How to understand the pvalue in a research paper
When you read a published research paper, one of the questions you need to ask yourself is, "How statistically valid is the finding?" The readership of these papers is largely limited to people with postgraduate degrees in the field being covered, and who have had a basic grounding in statistics. However, as more and more people are looking at basic scientific research, in issues ranging from genomics to global climate change, it is important that people who haven't been exposed as rigorously to the discipline of statistics be able to judge the merits of the work. In a typical scientific paper, you commonly see two statistical values mentioned, the pvalue and the confidence interval (or CI).
We'll start by looking at the pvalue. Let's say you have a hypothesis, that people who habitually use HP calculators with reverse polish notation end up speaking like Yoda, because they get used to putting their nouns before their verbs. You might more formally state the hypothesis as "Subjects who use an RPN calculator more than 10 hours a week will have an increased incidence of putting their verbs last in a sentence." At the same time, you also state what's called the null hypothesis, which is what a negative finding in your research would be, i.e., "Subjects who use an RPN calculator more than 10 hours a week will not have an increased incidence of putting their verbs last in a sentence." You then gather a group of test subjects, record them talking for an hour, and count the number of times they talk like Yoda. Let's say that, on average, nonRPN calculator users put their verbs at the end of their sentences 5 times in an hour, while RPN calculator users do so 7 times an hour, on average. "Aha," you shout, "my hypothesis was proven!" But not so fast, Charlie... Let's step away from this experiment for a moment and consider a simple coin flip. Suppose you have a theory that silver dollar coins, because of some weird offbalance factor in their design, always come up heads. You flip the coin 4 times, and all 4 are heads. My god, you were right! Time to make some bar bets! But with such a small number of samples, there's a significant chance that it could have been just dumb luck that got you that result. In fact, in this case, it's the same chance that you would flip four heads in a row, or 1 in 16. This is where the pvalue comes in. The pvalue is the likelihood that, had the results been purely random, that you could have come up with the same results. It's expressed as a decimal number between 0 and 1, where 0.01 is 1%, 0.25 is 25%, etc. So, in this case, P = 0.0625. Normally, before the experiment is run, you determine a P value, below which you will consider the hypothesis confirmed. For the "soft" sciences, where results can be a little fuzzy, a P value of 0.05 is considered a reasonable threshold. For physical science, and for experiments with implications on health or safety, a value of 0.01 is more common, since you'd like to be really sure the results are statistically value. In general, the larger the sample size, the less likely that chance could have generated the results. In other words, a 6 to 4 ratio of positive results will have a lower P value if there were 10,000 samples, as opposed to 10. That's one reason that researchers like to have as large a sample size as is practical and affordable. Note that the P value is NOT the likelihood that the hypothesis is correct! You can have a statistically valid result, but for an entirely different reason than the thesis you proposed. For example, in our Yoda example, maybe there was an HP Calculator Users of America meeting, and they all watched Star Wars. All the P value says is, "this is the likelihood that you could have gotten this result in a random sample." The other magic number is the confidence interval, or CI. You see this in research with quantitive results. For example, in our Yoda example, we might report "RPN calculator users are 3.4 times as likely to speak like Yoda as nonRPN users." But chance rears its ugly head here too, and you need to take into account the possibility that random factors have skewed your data. That's why, using statistical formulas, quantitative results are usually reported with a confidence interval, typically 95%. The way it is written in a report is, "RPN calculator users are 3.4 times (2.54.3, 95% CI) as likely to speak like Yoda as nonRPN users." You read that as "we're 95% sure that the value is somewhere between 2.5 times and 4.3 times as likely." 1 Reply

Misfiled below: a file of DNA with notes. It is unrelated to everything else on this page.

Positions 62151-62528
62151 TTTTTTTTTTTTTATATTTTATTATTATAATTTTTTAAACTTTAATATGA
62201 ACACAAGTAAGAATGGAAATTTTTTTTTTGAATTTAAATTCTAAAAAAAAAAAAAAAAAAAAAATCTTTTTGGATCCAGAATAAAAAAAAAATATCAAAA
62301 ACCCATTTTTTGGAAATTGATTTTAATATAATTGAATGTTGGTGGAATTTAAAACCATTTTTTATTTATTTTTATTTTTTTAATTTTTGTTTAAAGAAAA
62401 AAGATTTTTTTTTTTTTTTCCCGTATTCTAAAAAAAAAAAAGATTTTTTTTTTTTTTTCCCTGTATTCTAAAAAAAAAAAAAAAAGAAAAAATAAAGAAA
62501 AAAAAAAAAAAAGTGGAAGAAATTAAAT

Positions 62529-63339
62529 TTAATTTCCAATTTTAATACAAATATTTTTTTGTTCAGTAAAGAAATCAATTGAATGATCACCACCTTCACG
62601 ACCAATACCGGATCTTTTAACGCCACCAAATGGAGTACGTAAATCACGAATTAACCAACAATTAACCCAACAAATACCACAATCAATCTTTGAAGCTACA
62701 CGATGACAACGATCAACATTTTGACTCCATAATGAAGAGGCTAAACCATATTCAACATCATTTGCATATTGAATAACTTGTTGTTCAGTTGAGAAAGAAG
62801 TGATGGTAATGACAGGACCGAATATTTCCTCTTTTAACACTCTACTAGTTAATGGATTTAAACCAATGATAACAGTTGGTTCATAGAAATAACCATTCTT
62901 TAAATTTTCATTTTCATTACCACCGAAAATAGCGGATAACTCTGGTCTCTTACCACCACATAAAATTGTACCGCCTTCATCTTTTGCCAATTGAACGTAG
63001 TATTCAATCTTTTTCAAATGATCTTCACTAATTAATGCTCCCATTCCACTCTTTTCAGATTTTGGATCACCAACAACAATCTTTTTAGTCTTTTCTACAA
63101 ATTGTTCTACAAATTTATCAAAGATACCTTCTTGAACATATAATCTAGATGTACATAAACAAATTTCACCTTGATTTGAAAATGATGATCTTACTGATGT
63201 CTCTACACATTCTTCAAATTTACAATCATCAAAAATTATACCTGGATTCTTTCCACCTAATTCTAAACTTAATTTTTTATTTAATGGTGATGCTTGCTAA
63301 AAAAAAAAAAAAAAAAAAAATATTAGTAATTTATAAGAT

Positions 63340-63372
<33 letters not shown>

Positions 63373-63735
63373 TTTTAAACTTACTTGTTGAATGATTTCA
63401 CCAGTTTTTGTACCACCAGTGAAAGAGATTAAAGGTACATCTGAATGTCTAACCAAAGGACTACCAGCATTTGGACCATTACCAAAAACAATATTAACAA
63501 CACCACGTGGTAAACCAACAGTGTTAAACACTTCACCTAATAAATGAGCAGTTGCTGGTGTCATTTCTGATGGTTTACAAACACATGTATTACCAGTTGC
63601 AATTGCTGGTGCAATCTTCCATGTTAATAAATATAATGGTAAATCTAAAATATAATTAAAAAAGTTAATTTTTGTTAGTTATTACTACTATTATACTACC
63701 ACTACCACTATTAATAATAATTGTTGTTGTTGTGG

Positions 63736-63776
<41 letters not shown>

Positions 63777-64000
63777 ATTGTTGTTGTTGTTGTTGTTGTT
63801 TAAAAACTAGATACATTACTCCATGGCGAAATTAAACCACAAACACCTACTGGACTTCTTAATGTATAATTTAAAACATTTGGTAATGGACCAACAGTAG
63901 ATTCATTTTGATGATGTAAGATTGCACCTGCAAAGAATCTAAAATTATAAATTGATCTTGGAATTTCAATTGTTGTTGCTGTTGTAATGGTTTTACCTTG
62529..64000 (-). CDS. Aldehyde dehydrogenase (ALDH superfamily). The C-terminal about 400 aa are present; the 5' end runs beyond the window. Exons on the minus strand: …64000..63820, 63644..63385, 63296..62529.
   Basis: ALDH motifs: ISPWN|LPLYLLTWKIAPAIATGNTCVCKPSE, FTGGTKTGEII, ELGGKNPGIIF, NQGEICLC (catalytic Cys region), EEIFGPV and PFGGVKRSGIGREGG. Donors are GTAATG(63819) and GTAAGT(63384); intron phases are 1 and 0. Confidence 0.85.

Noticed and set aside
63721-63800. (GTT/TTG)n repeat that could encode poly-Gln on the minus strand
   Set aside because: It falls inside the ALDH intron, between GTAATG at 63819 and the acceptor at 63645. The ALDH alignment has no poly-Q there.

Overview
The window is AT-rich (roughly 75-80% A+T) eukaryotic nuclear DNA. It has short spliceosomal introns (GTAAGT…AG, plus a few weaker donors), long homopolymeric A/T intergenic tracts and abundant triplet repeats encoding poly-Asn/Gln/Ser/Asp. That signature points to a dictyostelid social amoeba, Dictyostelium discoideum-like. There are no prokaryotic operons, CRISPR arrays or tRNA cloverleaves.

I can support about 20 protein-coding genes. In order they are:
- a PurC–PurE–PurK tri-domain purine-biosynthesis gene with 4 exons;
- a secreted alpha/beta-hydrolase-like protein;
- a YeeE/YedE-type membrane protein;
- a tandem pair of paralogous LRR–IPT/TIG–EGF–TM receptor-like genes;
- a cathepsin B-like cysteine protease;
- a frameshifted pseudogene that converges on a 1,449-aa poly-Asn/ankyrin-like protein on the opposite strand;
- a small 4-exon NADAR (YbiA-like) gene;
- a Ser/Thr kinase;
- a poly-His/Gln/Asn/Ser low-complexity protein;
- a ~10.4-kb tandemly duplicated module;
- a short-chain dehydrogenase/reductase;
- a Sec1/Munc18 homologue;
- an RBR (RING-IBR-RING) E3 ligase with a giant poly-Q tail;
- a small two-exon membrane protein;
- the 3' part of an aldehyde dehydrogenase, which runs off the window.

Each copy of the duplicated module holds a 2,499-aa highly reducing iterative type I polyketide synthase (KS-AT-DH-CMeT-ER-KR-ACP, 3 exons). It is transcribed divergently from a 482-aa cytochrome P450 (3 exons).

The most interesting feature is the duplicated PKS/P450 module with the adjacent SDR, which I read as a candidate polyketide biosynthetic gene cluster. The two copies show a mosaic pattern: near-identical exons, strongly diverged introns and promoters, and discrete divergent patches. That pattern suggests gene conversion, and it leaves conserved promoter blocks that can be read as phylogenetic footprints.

Hello Mr. Turner ("blackbear"),
Great overview of understanding pvalues. I got lost in the last paragraph on a couple of accounts: (1) how did the "3.4 times as likely" get calculated?; (2) how was "(2.54.3, 95% CI)" determined/calculated  both the range and percentage? I apologize if this is a somewhat elementary question. Thank you. Paul